The way forward
From workers walking for days to reach home to the long queues for a single meal, the Covid-19 crisis has reiterated the perilous situation of informal workers. Neither their rights as labour nor their rights to state welfare are adequately addressed by the existing approach. Only a radically-altered development model, which addresses the conditions that foment informalisation, can ameliorate these conditions. These would include significant investment in agriculture, ensuring stable livelihoods in the villages to prevent the hunt for precarious jobs by the rural masses; formulating new state policies that address the increased dependence on metropolises; increasing state capacity to implement existing laws covering the informal sector.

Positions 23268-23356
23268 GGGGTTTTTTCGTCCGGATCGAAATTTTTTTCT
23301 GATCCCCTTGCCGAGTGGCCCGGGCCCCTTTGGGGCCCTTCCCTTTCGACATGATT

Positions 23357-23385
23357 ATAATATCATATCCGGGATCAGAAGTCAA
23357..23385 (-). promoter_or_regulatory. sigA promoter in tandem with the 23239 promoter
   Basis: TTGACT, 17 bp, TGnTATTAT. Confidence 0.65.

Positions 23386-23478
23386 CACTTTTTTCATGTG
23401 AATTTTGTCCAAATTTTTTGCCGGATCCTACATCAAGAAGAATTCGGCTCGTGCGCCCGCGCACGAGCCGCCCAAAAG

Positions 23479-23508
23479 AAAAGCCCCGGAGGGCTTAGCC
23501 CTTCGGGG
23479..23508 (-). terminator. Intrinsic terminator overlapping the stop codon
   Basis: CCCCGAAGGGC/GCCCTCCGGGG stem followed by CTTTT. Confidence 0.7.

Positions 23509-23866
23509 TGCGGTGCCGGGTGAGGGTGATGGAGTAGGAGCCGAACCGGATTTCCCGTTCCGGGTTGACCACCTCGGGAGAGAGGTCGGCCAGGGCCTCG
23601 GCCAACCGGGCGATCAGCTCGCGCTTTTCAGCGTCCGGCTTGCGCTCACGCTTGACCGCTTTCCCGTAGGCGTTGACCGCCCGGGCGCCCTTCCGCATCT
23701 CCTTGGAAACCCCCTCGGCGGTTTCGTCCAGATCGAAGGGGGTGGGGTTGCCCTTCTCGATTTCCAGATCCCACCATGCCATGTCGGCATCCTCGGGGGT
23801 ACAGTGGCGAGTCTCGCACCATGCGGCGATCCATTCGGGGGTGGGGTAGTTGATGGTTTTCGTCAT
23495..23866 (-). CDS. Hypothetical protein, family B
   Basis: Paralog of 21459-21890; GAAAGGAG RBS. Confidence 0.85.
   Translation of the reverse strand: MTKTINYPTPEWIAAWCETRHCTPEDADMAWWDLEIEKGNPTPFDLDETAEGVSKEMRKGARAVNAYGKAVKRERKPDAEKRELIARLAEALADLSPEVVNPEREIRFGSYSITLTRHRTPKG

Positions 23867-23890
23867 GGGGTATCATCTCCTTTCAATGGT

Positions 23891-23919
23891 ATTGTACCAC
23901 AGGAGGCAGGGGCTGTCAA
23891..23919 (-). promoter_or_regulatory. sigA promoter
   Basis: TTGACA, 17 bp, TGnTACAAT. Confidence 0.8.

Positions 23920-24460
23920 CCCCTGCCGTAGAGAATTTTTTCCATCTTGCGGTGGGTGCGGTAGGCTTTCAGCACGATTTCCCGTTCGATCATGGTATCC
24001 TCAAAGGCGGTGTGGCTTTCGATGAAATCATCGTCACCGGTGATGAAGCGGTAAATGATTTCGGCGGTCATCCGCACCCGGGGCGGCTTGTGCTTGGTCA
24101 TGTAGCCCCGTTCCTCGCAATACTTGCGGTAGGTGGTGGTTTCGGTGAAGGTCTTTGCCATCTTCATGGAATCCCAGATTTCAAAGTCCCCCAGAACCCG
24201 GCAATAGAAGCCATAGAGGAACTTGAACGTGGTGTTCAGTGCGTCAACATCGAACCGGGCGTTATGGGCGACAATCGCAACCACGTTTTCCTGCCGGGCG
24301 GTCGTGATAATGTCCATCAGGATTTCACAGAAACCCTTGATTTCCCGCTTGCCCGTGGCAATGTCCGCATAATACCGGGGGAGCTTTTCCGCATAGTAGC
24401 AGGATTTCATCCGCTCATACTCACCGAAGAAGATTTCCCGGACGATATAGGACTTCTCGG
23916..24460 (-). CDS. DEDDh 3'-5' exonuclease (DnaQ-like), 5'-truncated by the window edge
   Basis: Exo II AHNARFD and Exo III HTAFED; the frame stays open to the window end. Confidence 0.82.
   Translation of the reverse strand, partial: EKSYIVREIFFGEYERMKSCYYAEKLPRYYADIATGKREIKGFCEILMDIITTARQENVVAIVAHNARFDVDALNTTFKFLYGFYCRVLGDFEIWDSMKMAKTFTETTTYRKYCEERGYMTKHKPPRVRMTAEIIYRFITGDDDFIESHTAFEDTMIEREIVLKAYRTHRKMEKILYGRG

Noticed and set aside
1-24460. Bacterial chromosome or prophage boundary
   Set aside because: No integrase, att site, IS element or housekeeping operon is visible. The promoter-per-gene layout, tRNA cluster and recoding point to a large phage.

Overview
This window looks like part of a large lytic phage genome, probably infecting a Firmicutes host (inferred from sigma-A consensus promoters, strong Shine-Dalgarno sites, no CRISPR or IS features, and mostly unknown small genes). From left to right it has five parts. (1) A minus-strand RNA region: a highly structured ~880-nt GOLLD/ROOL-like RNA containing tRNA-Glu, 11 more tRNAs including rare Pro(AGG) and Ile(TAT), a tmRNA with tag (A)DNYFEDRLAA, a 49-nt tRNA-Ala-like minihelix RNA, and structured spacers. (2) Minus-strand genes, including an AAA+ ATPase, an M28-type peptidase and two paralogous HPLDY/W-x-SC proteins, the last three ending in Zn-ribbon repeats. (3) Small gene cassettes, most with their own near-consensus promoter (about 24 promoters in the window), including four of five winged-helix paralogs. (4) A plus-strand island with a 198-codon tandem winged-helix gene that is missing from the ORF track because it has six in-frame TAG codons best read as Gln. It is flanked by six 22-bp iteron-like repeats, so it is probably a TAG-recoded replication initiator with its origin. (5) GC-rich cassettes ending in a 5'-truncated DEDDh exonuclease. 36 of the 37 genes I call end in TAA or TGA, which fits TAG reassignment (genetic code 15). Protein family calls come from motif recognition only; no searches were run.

But all these measures would require the principle of equity as a guiding force of state policy. Unfortunately, the opposite has been the case. Several states have issued ordinances to weaken existing labour laws, thereby deepening the precarious existence of informal labourers. The task at hand, therefore, is a political one. As this crisis prolongs and the state turns a blind eye to the suffering of workers, forces aligned with labour have no option but to take up this task.